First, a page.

The choice of repertoire is more or less predictable. There are no lesser known arias, and Gott sei Dank they have been grouped by opera but, within the operas, not in the order of appearance. The ordering of the operas seems haphazard, too. "What an ungrateful nit-picker!" I can hear readers mumble. "Of course they have decided the order to achieve as much variety as possible". But I am not so sure. Why, in that case, start the recital, after the Zauberflöte overture with two arias in a row sung by Russell Braun?
As long as there are violinists around like Giuliano Carmignola, classical music will never be a museum for the dead because in his hands, Mozart's Concertos are brilliantly, vibrantly, irresistibly alive. Carmignola, who later signed with Sony and then Deutsche Gramophone after these recordings were made in 1997, is a violinist with a light bow, a warm tone, an impeccable intonation and a superlative technique, all of which are needed for Mozart's effervescent Concertos. But, best of all, Carmignola has an elegant way of turning a phrase and a graceful manner of expressing the inner life of the music. With the skilled if not especially characterful il Quartettone led by Carlo de Martini, Carmignola turns in performances of Mozart Concertos which while they might not challenge the greatest recordings ever made, certainly do reconfirm the life enhancing – life affirming – qualities of the music.(James Leonard)
Perlman and Zuckerman are great violinists. Their rendition of the Mozart Sinfonia Concertante for Violin and Orchestra is magnificent. The Allegro Maestoso first movement is delightful and lively. The rest of the slower movements are graceful and charming. If you are a fan of Mozart, you will love this cd. Not like the Violin Concertos because the Concertante is more of a lighter and less "complex " work, but still a masterpiece. It is garuanteed to be of your liking.
Together with the Requiem, Mozart's C minor mass is one of the brilliant composer's great unfinished sacred works. The work combines monumental power, solemn spirituality and moving solo passages. This recording under the baton of Baroque and Classical expert Raymond Leppard has great expressive depth, and offers a truly legendary vocal ensemble featuring stars like Kiri Te Kanawa and Ileana Cotrubas.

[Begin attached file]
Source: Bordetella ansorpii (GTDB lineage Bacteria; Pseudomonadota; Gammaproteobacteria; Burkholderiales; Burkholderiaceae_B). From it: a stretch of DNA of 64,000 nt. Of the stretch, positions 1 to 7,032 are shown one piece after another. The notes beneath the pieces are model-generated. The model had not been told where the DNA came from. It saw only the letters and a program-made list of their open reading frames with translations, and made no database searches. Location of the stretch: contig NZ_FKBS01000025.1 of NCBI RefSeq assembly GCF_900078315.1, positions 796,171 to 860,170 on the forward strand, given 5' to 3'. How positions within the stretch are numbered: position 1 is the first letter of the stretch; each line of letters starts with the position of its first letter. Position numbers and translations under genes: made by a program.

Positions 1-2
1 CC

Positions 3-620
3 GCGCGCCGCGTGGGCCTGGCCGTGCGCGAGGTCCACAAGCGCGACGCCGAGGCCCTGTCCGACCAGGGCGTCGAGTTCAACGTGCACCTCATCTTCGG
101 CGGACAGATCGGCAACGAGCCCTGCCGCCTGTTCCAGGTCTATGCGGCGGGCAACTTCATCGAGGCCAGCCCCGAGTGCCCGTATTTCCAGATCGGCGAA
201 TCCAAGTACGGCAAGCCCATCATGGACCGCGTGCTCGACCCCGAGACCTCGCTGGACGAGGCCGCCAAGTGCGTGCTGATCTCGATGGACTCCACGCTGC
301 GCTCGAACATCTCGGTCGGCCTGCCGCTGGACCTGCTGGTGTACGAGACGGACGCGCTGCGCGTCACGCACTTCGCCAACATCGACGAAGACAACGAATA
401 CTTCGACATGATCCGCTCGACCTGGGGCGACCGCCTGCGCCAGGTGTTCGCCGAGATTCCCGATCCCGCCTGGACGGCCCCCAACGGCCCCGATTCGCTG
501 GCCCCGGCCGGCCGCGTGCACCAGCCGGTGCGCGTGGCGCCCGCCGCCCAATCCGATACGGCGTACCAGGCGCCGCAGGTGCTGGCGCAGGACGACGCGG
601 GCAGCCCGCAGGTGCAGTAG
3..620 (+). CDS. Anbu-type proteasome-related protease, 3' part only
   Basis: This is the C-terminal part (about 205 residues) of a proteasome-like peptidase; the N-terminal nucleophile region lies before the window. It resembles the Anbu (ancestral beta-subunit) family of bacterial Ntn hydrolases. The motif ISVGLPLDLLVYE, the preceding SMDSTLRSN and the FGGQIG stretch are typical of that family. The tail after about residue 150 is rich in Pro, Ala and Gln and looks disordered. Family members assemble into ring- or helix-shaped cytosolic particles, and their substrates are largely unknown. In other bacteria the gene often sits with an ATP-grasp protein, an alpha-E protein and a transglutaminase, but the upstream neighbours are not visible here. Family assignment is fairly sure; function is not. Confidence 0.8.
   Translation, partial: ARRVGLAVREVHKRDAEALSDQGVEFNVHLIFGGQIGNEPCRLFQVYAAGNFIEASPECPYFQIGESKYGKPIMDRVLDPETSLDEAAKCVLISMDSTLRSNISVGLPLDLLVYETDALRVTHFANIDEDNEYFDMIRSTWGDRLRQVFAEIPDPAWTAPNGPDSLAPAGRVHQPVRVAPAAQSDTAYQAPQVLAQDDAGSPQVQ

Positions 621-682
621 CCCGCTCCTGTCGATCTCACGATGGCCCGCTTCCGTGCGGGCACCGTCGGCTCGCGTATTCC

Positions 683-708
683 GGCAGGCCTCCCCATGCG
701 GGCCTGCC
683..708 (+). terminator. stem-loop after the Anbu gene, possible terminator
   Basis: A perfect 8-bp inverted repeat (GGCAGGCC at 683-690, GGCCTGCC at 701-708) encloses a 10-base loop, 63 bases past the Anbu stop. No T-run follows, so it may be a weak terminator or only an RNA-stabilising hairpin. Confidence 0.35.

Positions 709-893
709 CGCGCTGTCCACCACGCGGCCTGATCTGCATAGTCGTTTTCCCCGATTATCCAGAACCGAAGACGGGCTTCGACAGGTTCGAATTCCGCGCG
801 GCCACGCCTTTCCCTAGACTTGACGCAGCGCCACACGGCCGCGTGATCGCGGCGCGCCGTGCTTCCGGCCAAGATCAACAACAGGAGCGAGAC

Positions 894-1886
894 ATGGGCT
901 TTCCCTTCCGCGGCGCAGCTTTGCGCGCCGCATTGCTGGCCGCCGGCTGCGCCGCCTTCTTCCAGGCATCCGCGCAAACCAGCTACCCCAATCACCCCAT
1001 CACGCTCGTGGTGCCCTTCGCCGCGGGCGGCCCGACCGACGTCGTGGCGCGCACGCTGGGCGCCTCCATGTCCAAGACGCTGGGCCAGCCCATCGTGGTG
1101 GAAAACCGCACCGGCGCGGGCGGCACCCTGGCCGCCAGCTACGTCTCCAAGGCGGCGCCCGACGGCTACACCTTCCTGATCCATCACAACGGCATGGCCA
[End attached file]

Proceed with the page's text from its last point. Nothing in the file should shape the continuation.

OSLO KAMMERAKADEMI performs chamber music for winds with the historical Harmoniemusik instrumentation as a foundation. Founded by Artistic Director and oboist David Friedemann Strunck (solo oboe, Oslo Philharmonic), the ensemble has established itself as a leader in Europe, with critically acclaimed CD recordings and invitations to prestigious festivals including the Schleswig-Holstein Music Festival.
Director David McVicar's original-period vision for this Mozartian gem allows its genius to speak for itself, offering a mesmerising, sensitive outstanding portrayal of Enlightenment-era fascination with the East that is both exquisitely acted and sung, featuring a Konstanze and a Belmonte sung with finesse and bravura and a sensationally voiced Osmin (The Guardian *****). Comic relief in Glyndebourne's brilliant production is provided by beautifully sung live-wire performances of Pedrillo and Blonde, and Robin Ticciati leads the Orchestra of the Age of Enlightenment through a restored, authentic rendition of the critical score with lovely fizz and poignant gravitas (The Independent).
When this staging was presented in 1992, in various theatres, Gardiner decided to be his own director because he didn't trust any available alternative to be faithful to Da Ponte's and Mozart's original. In the circumstances his was a sensible decision because his deeply discerning stage interpretation perfectly seconds his own musically perceptive reading. His keen understanding of what this endlessly fascinating work is about is made plain in his absorbing essay in the booklet.